Finding memory leaks in your Java application could be a needle in a haystack exercise if you are a rookie or intermediate Java developer who is yet to know their way around the Java Virtual Machine (JVM) production environment. However, depending on your profiling tool, you can easily analyze your Java memory consumption, while obtaining instantaneous insights into the heap in your Java production applications. But before we go into the details on how to find memory leaks in java web applications, let’s get into what a Java memory leak is, the possible causes of such leakages and remediation procedures to handle this.
A memory leak is simply caused by reference chaining which is held up in the PermGen and cannot be garbage-collected. Sounds gibberish, right? Well, keep calm and follow through while I explain further. Since web containers utilizes a class to class loader mapping system to isolate web applications and because a class is uniquely identified by its name and the class loader that loaded it. Hence, you can have a class with the same name, loaded multiple times in a single JVM – with each class having a distinct class loader.
This potentially becomes a very big reference graph to handle on a long run. Not to forget that these classes are loaded directly into the PermGen. Therefore, retaining a reference to a particular object from a web application pins every class loaded by the web application in the PermGen. These references often remain even after a web application is reloaded and with each new reload, more classes get pinned or stuck up in the PermGen – which in due course gets full.
PermGen, short for Permanent Generation is a heap in the JVM dedicated to storing the JVM’s internal representation of Java Classes – and also detained string instances. In simple terms; it is an exclusive heap location separate from the primary Java heap, where the JVM registers metadata related to the classes which have been loaded.
Although, most Java Servlet containers and WebSocket technologies enable the org.apache.catalina.core.JreMemoryLeakPreventionListener Class by extension such as Apache Tomcat 7.0 and upwards. Nonetheless, the inclusion of this memory leak handler wouldn’t suffice in the event of a more sophisticated such as PermGen errors on reload and bug interference caused by the application itself. This gets a little more interesting when the Tomcat servlet isn’t causing the leak, neither is the application (at least not directly) but rather a bug in the JRE code triggered by some third-party library.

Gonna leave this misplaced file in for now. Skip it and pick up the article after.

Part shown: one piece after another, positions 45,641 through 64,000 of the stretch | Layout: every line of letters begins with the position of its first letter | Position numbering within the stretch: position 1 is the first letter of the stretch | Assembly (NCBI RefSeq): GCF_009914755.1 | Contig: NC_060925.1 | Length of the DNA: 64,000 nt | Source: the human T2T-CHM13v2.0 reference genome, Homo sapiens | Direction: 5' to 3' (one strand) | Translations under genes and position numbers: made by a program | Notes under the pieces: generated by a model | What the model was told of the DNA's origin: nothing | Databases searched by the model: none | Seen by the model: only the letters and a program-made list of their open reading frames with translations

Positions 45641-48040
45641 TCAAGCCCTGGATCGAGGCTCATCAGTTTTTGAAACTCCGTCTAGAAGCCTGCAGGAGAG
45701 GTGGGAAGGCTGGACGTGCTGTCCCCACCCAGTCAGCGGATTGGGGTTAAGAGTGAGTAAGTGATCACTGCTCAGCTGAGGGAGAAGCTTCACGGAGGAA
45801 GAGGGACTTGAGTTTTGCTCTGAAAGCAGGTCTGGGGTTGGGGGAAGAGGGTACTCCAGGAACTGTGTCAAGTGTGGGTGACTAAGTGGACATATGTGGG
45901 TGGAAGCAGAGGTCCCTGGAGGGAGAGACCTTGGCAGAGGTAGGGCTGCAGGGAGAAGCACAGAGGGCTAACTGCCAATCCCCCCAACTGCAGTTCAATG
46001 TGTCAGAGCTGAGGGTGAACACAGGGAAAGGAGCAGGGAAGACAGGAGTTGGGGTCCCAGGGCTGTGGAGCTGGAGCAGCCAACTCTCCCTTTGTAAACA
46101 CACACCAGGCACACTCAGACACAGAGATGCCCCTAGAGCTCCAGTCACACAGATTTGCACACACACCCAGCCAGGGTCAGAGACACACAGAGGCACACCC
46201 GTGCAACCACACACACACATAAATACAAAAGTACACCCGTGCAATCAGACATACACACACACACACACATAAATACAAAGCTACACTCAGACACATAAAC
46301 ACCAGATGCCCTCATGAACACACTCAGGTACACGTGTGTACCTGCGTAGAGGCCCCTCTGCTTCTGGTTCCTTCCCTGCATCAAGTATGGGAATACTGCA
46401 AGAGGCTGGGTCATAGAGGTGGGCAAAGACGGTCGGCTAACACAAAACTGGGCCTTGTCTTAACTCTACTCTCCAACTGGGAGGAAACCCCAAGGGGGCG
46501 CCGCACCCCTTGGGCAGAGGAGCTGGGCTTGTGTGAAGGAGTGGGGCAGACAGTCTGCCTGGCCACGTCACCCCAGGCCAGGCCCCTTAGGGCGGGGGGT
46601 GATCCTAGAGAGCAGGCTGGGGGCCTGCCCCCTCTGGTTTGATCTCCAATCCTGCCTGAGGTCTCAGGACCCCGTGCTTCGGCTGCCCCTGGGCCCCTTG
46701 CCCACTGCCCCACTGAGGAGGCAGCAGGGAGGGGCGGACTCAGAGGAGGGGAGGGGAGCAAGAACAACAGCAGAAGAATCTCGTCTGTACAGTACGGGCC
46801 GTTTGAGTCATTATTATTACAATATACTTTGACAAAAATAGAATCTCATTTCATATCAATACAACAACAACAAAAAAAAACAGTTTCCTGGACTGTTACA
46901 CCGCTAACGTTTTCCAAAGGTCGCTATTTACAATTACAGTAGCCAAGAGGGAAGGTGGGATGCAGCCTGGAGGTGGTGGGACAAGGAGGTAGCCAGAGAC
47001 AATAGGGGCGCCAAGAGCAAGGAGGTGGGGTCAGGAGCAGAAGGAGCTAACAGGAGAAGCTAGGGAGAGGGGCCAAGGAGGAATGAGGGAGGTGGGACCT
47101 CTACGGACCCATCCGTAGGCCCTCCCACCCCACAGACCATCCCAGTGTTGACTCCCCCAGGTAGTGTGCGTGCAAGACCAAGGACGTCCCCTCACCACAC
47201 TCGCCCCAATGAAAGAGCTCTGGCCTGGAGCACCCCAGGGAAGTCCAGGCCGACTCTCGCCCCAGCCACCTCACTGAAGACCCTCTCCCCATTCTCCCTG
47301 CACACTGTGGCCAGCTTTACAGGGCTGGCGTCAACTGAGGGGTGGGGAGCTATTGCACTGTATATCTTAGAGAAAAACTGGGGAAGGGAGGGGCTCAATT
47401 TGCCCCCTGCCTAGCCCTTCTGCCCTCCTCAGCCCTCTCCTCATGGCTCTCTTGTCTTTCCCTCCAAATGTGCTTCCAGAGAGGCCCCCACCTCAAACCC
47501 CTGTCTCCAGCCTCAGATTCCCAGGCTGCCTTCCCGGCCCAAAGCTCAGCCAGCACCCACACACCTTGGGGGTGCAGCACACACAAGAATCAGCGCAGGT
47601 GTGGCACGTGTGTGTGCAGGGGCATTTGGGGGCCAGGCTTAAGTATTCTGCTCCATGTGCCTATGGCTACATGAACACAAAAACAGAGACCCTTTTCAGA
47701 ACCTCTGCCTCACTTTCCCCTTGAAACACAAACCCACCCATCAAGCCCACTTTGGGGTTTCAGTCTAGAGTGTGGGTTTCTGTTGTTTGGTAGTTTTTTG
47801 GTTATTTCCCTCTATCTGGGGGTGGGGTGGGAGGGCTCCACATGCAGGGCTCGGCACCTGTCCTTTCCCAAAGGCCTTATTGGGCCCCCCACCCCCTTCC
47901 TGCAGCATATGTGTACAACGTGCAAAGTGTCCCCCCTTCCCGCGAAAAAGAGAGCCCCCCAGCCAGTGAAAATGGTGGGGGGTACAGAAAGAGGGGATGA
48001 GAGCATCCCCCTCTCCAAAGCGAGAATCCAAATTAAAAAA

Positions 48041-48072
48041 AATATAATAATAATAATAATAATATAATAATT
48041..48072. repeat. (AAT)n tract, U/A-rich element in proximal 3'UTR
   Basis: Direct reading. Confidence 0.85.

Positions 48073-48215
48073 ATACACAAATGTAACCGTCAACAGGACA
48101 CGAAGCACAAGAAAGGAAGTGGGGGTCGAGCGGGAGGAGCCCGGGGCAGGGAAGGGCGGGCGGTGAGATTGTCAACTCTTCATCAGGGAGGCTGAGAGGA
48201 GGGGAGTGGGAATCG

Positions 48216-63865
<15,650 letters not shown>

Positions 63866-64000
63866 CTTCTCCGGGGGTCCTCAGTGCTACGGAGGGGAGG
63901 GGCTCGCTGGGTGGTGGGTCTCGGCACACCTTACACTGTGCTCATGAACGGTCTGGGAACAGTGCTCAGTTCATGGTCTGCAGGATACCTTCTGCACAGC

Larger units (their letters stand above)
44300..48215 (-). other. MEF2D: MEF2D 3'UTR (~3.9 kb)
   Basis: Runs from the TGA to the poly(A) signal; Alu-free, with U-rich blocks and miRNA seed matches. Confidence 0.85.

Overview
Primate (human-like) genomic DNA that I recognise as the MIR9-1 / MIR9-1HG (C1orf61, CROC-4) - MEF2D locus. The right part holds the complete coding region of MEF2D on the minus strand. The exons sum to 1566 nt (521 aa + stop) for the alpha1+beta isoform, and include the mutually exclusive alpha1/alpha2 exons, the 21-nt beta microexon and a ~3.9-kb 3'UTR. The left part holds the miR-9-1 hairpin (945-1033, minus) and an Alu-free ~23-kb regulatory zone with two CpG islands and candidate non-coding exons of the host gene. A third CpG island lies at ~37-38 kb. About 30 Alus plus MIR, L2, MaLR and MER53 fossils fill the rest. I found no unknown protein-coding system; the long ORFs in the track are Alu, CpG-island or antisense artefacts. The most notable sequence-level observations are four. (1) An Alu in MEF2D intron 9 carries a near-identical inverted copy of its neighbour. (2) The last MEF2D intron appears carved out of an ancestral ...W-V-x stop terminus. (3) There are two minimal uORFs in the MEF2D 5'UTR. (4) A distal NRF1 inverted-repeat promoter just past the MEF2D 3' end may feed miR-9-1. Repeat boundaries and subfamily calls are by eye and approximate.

With the advent of the Java Development Kit – JDK6 (Update 7 or later), comes a handy tool that ships with the JDK and makes life a whole lot easier for us. This tool is called the VisualVM; which is a graphical tool that seamlessly connects to any JVM and allows you to expel unwanted garbage from the JVM’s heap besides letting you navigate that heap. In a Tomcat servlet, a class loader for a web application is also a class called org.apache.catalina.loader.WebappClassLoader. Wherefore, if our Tomcat instance has just a single web application deployed, then there should only be one instance of this class in the heap. But in the event that there are more, then we have a leak.
Now that we have that out of the way, let’s quickly dive into the steps on how to detect and avoid Java memory leaks. Let’s immediately lucubrate on how we can use VisualVM to figure this out.
1. Open the command prompt terminal and type in the following command below to Start Visual VM;
A window similar to figure 1 would pop up.
2. Right-click on Tomcat from the sidebar on the left-hand side then select ‘Heap Dump’.
3. Click on the ‘OQL Console’ button at the top of the Heap Dump navbar. This opens up a console that allows you to query the heap dump. For this exercise, we want to locate all